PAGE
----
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Buying coal, early-mid 20th century


Coal yards/depots when coal was Britain's main fuel

coal yard/depot 1930s40s

Coal yards - also called coal depots, for receiving, storing, and delivering coal were common sights when coal was widely used for heating and gas production. This page explores coal transportation to coal yards, their locations and how they were experienced in everyday life. Highlights are the images which bring the page to life.


By the webmaster based on childhood recollections, discussions with older people and additional research

Coal transportation to coal yards/depots

Before the middle of the 20th century goods were almost entirely transported by rail - as they had been since the development of the railways in the UK, around 1840. Coal was no exception, and it was quite common to see goods trains loaded with coal passing at a station or snaking round the countryside. Coal trains were always much longer than passenger trains, as it was most cost-effective to move coal in bulk. Sometimes, as a child, while standing on a station platform, I wondered whether a coal train would ever end.

Coal train, common in England in the first half of the 20th century and before, typically extremely long

Train transporting coal. Note that it is so long that it seems to disappear into the distance. Also note the steam engine, which itself ran on coal. Photo courtesy of Dave Marden, author of Hidden Railways of Portsmouth and Gosport.

Location of coal yards/depots

For reasons of transportation, coal yards were located at or close to railway stations.

In Edgware, where I grew up, the coal yard was next to what was known locally as the 'steam station', so as not to confuse it with Edgware tube station. Both were in Station Road, the steam station being nearer to the High Street.

The steam station was part of the London and North Eastern Railway (LNER) railway company, which was primarily a passenger station, although it closed for passengers just after the outbreak of World War Two. I never knew it as a passenger station. It continued as a goods station until 1964, although I only remember the coal yard in the 1940s. The call for coal declined with the advent of cheap imported oil and north sea gas, and later the 1956 Clean Air Act.

Inside the coal yard/depot

Coal yards are such a rare sight in the UK today that when I saw this one in a rural area, I stopped to take photographs. So the colour photographs in this section are reasonably modern.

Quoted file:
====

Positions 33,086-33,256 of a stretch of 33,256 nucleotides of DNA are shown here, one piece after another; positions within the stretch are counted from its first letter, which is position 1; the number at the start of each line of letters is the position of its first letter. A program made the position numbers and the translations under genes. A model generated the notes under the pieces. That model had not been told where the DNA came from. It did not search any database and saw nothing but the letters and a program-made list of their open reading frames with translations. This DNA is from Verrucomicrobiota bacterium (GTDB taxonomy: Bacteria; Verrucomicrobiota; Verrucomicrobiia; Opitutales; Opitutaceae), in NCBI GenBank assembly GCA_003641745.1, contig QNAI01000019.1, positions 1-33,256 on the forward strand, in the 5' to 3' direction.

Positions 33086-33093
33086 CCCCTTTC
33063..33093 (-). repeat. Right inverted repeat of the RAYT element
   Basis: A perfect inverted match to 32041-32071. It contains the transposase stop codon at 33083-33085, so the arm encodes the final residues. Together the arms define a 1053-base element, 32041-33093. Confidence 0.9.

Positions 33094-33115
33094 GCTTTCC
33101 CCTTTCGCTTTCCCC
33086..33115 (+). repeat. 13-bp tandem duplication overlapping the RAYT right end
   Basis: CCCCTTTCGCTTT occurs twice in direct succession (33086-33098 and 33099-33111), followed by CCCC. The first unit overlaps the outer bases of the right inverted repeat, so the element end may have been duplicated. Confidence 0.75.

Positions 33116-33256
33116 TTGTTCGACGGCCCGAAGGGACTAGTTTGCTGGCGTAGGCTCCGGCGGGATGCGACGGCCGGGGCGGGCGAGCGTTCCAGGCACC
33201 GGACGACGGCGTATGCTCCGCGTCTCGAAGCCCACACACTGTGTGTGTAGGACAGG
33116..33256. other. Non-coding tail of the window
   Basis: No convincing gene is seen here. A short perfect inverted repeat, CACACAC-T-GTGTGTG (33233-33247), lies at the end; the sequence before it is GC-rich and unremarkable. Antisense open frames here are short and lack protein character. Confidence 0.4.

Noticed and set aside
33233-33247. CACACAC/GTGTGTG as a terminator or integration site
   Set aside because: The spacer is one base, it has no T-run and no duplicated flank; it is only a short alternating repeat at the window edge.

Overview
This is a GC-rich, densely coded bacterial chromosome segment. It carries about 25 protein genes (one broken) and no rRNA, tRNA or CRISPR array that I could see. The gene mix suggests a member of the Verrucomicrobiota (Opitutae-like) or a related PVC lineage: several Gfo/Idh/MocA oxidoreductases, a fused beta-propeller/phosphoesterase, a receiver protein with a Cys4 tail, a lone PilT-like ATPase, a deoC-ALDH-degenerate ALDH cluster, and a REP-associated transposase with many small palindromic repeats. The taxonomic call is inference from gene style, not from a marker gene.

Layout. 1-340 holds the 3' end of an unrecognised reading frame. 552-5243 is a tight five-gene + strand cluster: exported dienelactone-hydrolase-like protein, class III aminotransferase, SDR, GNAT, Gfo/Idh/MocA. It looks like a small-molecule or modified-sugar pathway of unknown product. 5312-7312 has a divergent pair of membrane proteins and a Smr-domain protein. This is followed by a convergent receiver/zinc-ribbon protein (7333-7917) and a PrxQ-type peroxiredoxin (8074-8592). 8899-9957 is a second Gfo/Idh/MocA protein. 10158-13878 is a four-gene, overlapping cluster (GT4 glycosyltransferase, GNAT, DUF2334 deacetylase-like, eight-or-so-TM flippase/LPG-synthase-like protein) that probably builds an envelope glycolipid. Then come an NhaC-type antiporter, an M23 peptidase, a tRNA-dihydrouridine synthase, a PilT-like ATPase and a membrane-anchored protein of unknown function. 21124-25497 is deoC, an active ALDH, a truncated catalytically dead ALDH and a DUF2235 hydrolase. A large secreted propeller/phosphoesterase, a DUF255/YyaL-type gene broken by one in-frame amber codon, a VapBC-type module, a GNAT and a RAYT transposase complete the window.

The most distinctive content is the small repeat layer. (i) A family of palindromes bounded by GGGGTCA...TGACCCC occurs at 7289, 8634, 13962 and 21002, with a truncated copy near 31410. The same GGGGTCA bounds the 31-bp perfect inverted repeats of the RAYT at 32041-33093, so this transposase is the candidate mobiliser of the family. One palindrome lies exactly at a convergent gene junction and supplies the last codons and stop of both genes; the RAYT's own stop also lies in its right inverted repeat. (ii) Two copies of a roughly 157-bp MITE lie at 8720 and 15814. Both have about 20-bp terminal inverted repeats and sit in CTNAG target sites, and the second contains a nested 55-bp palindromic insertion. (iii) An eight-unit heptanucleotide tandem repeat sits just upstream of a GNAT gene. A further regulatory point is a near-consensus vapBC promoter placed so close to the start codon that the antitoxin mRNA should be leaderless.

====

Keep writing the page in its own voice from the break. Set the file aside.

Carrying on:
Heaps of various types and grades of coal stored in a coal yard.

Heaps of various types and grades of coal stored in a coal yard.

Coal in a heap in a coal yard.

Coal in a heap
in a coal yard

Coal preformed into nuggets

Coal preformed into nuggets in a heap in a coal yard.

My recollections of inside coal yards are not recent. They go back to the 1940s.

A coalman loading sacks of coal onto a lorry

A coalman at a coal yard loading sacks of coal onto a delivery lorry. Photo courtesy of Terry Martinelli.

I used to go to the coal yard with my mother to order coal for our open coal fires and coke for the boiler which heated the water. This was during and just after World War Two.

As we entered the site, the steam station was on the left across what seemed to me to be a large expanse of tarmac, and the office of the coal yard, where we ordered our coal, was closer to the entrance on the right.

To me all coal looked fairly similar. However coal yards sold a range of different sizes, types and grades of coal which they kept in large heaps in separate bunkers.

Surviving delivery receipts from 1938 and 1939 show that my parents preferred coal called Derby Brights for the open fire and coke for the boiler. (These bills are from the Co-op London office which my parents patronised because the Co-op paid dividend.

Coal yard horses

In the early 20th century, shire horses used work at the Upper Holloway coal yard. They used to parade at the Lord Mayor of London's show each year. My grandmother used to clean their horse brasses, polish their harnesses and make their plumes.

David Houghton

Deliveries from the coal yard

Each coal yard delivered to quite a large area.

If you can add anything to this page or provide a photo, I would be pleased if you would contact me.

sources: early 20th century material      sources: ww2 home front and other material     contact
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